a big fish lived here
under this rock
in this sound
70 meters of water
down down down
finning the murky fathoms
there must be something it is like to be
a big fish
broad tail to the tide
jaw slowly moving, gills filtering
oxygen and salt from darkness
listening to the strange whirr of a prop churning distantly overhead
scent in the current
vibrations of much younger, much smaller, more foolish fish
everyone makes mistakes
joy to the world!
big fish on!
the breathless mystery of something deep
that unremitting pull of an invisible line
uncompromising bite and stick and metal barb
is there hoping it might break free
what is it like
to be another’s flesh and dinner?
exhausted thrashing on the surface
searing bright light and fierce dryness
the gaseous, ethereal world
where white birds like cherubs flitter and follow
where albatross glide like shadows of another understanding
what is it like, big fish?
now that two men hold you in firm hands
knife wielding hands
is this the dance?
waves surge against the rocks
seaweed starfish worms green saltwater alive
o’ fish shaped wave
these men call you big fish
men who came to find things to take
big trees all in a row
is there something it is like
to be a man holding a gray dead fish
for a picture
flesh stripped from her ancient bones ~MS
The relatively short distances between sounds along Fiordland’s rugged coast allow for mad dashes timed to brief calms, but you can’t really read the ocean’s mood sheltered in the steep granite walls of the fiords. Often the designation, “all weather anchorage,” means that fishermen have figured out that even in the worst conditions, certain spots are spared. The only way to know when it’s time to go, if you don’t have the benefit of years of local knowledge, is to study the weather models that we download twice a day from PredictWind. Because they are downloading via Iridium satellite, the resolution of the models cannot be higher that 50km. So there’s a bit of an odd effect as the models average how much the wind on the Tasman Sea is slowed down by the mountainous Fiordland coast, giving the appearance of lighter winds close to shore. They probably are a little lighter compared to what they are 20 miles out at sea, but our experience is that the models generally underestimate what it’s like on the outside and overestimate what we’ll experience once inside.Wind or no, gale or no, the seas are almost always a mess, particularly where local winds funnel through the openings of the sounds. Schedules are well known as the bane of sailing but in the land based world they are unavoidable, and Wyatt had a particularly narrow window of time to squeeze in a visit to us amid preparations to leave New Zealand. So we considered ourselves unreasonably lucky when the wind that pinned us down for a couple of days in Daag, relented in perfect time for us to make the dash. We arrived at the opening of Doubtful with what Wyatt would call a ‘splitter bluebird’ sunny day. ~MS
We have experienced a profound cumulative effect traveling through the wilderness of these southern fiords, as we mash through the tangled forest or glide like a whisper through glassy, watery mountain reflections. We feel a growing, deepening awareness of the liveness and power of this unfettered place. Every day Diana peers a little closer into the magical profusion of the rainforest, its tiniest creatures (or the smallest we may perceive) all this abundance of life fueled by fresh water, gray stormy clouds, shifting rays of sunlight, massive stone faces fading softly into the distance. The boundless imagination of nature is vividly accessible here, free of scheming human interference. Inexhaustible, effortless celebration. We feel blessed to feel like we belong, to participate at our particular scale, with our particular way of perceiving. Gratefully reconnected as dolphins come to play alongside Allora, turn and smile and look back at us with familiar eyes, into our own delighted gaze. As the sky softens at sunset, or looms heavy with rain before the storm, as water gushes from waterfalls that were not there before the deluge, thundering into the fiord, as williwaws tornado in wild rainbow mists across startled coves, how delightful it is to be alive, a part of, this marvelous, miraculous world. ~MS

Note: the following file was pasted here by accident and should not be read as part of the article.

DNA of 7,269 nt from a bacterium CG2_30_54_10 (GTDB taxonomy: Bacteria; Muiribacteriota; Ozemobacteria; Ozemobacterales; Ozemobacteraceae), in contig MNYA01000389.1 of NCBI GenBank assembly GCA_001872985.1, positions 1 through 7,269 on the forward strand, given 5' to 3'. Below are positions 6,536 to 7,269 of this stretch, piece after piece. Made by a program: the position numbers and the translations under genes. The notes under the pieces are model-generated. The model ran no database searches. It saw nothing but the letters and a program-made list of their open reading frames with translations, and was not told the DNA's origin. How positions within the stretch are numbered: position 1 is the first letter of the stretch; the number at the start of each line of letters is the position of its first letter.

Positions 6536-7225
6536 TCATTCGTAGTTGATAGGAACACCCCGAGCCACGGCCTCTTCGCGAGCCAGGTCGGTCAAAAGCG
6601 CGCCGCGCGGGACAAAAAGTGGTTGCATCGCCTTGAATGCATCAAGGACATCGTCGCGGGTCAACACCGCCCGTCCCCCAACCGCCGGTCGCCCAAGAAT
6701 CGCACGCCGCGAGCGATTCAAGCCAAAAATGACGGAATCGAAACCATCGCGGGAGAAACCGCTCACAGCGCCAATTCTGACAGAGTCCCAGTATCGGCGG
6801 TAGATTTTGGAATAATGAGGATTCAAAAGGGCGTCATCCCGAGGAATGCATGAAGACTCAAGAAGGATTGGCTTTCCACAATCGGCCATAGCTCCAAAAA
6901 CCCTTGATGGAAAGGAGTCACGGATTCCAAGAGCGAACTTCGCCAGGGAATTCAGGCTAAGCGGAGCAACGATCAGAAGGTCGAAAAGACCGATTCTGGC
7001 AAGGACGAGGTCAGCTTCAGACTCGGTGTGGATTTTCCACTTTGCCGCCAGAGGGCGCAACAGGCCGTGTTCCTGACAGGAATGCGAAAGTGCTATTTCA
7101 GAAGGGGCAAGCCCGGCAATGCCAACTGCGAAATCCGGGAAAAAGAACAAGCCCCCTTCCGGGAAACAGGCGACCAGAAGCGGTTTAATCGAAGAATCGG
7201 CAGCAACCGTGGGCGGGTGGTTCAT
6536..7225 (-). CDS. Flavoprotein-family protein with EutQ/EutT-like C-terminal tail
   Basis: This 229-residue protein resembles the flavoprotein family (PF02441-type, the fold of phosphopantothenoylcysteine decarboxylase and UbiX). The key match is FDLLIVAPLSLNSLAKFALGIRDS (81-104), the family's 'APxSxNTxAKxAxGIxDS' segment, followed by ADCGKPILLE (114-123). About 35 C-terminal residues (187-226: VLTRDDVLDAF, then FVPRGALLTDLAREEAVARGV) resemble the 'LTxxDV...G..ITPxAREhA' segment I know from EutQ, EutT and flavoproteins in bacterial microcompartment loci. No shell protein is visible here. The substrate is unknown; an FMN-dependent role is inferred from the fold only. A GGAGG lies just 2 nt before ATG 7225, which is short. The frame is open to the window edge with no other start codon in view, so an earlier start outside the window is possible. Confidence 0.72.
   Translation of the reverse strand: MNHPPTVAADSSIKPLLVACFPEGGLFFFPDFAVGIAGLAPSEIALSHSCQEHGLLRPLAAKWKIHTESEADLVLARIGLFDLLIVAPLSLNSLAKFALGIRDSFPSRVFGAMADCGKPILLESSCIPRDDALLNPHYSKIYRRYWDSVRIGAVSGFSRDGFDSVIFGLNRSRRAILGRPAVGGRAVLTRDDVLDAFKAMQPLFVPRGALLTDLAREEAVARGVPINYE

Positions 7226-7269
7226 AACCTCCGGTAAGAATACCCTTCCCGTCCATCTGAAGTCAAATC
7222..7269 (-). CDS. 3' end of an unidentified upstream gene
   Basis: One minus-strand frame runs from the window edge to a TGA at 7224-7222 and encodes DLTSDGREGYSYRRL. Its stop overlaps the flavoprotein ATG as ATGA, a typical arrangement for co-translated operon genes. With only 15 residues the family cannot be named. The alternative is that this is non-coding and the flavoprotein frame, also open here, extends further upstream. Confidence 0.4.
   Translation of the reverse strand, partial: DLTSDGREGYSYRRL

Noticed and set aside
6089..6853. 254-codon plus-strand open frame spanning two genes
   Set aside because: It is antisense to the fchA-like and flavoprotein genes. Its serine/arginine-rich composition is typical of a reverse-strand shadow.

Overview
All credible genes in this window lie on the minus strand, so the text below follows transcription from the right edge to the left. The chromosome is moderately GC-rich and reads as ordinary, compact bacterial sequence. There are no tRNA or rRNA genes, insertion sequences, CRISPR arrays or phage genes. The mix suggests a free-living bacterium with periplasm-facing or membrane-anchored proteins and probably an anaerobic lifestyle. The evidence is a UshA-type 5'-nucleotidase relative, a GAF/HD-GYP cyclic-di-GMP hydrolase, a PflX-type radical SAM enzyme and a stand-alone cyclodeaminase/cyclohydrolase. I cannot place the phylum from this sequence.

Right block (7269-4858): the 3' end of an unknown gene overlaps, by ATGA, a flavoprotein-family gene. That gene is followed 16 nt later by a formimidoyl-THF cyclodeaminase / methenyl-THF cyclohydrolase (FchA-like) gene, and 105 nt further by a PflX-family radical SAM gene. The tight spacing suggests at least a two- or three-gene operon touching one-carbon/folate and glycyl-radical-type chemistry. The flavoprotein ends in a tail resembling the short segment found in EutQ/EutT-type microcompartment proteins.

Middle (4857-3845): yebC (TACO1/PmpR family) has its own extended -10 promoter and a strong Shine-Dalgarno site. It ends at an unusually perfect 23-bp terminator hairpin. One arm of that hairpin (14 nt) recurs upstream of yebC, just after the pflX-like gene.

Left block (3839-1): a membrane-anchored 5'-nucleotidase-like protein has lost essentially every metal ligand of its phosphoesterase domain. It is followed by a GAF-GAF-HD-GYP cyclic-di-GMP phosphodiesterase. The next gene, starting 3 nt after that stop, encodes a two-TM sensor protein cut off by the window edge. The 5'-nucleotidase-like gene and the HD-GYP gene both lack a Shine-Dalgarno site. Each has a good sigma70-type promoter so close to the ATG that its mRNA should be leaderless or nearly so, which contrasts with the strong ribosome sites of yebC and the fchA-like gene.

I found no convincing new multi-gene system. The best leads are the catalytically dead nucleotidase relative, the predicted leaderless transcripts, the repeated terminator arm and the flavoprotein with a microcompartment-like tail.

Something happened when the twenty North American Wapiti Roosevelt gifted to New Zealand in 1905 found their way into the heart of Fiordland’s steep and impenetrable wilderness. Maybe there’s a perfectly rational scientific explanation (maybe it has something to do with crossing breeding with Red Deer?). They got a bit smaller than the fat and happy elk of Yellowstone (which certainly makes good sense given the dense rainforest) but they also changed their tune, no longer bugling with that iconic, haunting call that resonates across the frosty parklands, lodgepole forests and granite peaks of the Rockies. Our visit to Daag coincided with height of the “roar.” It’s a sound that does not “belong,” but also feels so fitting, as though giving voice to the thick ferny jungle of that unpeopled wilderness. Deep, guttural, plaintive and haunting (in their own way) – their roars echo across the still water and ridiculously precipitous canyon walls. You can hear individual stags make their way up and down the steep shore, and we paddled Namo as stealthily as we could manage along the shore hoping for a glimpse, and though they often seemed very close, we never saw them. We could only imagine their antlered heads tilted back, belly’s trembling as they gave voice to the wilderness.~MS